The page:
The Chamberlain Files necessarily is primarily a mouthpiece for individual voices. In this case, however, it’s the collective voice of the ‘secret people’ that I’m interested in – something that today, through professionally conducted opinion polls of statistically representative samples of the total population, can have an authenticity and validity that were simply inconceivable a century ago.

It was one such poll by YouGov for this week’s Sunday Times that initially caught my attention. The report was headlined “Voters rally to the ‘best PM’”, yet the first illustrative pie chart showed that well over a quarter of respondents (26%, or 29%, excluding don’t knows) thought that Thatcher had been ‘a terrible Prime Minister’ – not average (10%) or even poor (9%), which were other possible choices, but terrible.

It was considerably more than the 20% who, at the other extreme, thought she was ‘great’, and they needed the support of the 26% who opted for ‘good’ to give her even a modest positive score of 46% to 35%.

Can it be that someone whom so many, within days of her death, described as ‘terrible’ was really the best of the 50-plus PMs we’ve had? Well, no, it isn’t. First, the Sunday Times’ prime ministerial sample was not only small, but, some might feel, not overly competitive: Thatcher, Brown, Blair, Major and Heath. Even among this group, though, Thatcher was judged the second most ‘terrible’, beaten only by Gordon Brown’s 31%.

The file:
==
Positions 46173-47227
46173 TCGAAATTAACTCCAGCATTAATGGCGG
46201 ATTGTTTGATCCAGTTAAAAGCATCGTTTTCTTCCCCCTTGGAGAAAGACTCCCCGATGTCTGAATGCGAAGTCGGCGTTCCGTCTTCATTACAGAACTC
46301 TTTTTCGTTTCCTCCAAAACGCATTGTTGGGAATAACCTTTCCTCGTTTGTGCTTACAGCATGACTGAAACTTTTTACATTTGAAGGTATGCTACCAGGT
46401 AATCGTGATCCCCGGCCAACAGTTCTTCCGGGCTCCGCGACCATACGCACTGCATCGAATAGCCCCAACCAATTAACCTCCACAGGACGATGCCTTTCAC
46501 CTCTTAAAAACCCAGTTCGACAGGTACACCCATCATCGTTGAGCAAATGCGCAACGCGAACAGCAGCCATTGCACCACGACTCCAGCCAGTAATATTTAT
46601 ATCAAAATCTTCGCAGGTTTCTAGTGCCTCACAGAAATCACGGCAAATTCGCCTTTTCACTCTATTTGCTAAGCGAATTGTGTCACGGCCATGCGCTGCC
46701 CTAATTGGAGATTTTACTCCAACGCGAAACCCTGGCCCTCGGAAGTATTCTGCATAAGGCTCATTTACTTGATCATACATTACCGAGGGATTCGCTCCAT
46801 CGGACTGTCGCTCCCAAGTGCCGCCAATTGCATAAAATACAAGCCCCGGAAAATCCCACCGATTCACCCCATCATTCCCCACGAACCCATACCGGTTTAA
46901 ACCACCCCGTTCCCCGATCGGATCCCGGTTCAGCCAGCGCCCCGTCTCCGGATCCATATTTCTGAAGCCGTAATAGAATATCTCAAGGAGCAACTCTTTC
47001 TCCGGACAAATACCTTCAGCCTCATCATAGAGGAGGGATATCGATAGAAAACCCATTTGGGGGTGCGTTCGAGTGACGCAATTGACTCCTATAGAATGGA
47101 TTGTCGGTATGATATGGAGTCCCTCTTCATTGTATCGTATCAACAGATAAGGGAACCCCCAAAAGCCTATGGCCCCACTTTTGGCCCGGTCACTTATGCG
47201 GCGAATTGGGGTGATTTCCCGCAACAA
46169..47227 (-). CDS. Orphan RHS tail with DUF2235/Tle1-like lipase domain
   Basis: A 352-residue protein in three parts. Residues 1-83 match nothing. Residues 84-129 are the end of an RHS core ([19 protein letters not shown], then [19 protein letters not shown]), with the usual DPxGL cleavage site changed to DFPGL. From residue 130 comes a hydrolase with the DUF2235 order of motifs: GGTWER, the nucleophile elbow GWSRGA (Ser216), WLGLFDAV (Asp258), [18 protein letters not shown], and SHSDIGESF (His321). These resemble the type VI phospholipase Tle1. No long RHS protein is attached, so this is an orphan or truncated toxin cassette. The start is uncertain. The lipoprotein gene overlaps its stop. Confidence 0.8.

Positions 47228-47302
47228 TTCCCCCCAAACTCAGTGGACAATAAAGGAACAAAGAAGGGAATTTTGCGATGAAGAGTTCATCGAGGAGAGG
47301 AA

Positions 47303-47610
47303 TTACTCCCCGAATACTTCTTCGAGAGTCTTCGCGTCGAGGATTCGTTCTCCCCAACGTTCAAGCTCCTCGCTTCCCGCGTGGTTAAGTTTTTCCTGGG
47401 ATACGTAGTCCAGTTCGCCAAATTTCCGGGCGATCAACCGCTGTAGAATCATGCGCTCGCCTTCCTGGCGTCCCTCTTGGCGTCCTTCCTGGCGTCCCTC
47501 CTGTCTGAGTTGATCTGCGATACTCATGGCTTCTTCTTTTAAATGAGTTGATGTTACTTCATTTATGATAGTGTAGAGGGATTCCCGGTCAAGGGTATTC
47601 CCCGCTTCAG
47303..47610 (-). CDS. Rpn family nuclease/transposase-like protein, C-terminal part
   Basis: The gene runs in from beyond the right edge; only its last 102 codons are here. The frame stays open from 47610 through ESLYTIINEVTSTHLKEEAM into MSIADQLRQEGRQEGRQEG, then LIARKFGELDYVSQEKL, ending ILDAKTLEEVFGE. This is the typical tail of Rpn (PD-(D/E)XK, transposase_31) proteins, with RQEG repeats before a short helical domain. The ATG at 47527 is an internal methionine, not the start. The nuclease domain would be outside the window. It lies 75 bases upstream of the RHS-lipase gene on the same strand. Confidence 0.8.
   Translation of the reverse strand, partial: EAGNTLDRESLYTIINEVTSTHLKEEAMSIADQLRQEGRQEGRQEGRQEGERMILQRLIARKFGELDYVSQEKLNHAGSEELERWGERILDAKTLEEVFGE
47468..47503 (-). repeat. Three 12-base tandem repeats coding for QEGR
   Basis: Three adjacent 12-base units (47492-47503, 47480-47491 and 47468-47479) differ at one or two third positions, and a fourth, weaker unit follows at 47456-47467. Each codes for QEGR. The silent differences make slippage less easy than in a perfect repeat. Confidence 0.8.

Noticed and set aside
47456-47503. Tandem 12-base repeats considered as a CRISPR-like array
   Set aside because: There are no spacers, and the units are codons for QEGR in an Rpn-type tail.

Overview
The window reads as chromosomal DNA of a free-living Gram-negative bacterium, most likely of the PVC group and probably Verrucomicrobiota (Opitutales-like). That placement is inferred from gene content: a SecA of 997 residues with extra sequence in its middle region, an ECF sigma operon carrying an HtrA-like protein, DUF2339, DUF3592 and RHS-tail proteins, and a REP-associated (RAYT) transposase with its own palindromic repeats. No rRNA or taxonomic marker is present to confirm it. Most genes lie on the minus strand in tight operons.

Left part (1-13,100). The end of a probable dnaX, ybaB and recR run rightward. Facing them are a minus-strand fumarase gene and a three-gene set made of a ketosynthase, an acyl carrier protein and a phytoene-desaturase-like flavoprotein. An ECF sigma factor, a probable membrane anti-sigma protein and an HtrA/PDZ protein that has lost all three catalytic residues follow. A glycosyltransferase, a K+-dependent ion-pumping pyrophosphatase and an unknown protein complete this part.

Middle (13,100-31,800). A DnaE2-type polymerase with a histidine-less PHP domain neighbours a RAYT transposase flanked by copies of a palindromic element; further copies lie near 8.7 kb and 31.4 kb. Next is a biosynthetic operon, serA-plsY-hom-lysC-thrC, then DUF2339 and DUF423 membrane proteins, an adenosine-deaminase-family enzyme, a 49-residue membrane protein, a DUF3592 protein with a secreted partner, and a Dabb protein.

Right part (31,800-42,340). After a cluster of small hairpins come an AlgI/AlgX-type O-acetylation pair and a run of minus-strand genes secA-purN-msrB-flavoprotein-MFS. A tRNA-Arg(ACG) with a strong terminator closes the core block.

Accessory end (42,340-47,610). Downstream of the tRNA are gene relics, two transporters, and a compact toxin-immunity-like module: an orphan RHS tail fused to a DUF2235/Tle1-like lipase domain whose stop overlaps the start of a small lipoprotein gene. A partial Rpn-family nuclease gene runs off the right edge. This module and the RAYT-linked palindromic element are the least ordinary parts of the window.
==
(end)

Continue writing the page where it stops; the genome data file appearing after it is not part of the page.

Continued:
‘Best PM’, of these five, turns out to mean the only one whose record was even narrowly on balance ranked positively rather than negatively – or whose combined ‘great’ plus ‘good’ scores outnumbered their ‘poor’ plus ‘terrible’ totals. But Thatcher’s +11% comfortably tops Blair’s -6%, Heath’s -19%, Major’s -23% and Brown’s – well, let’s just say the wrong side of minus 50.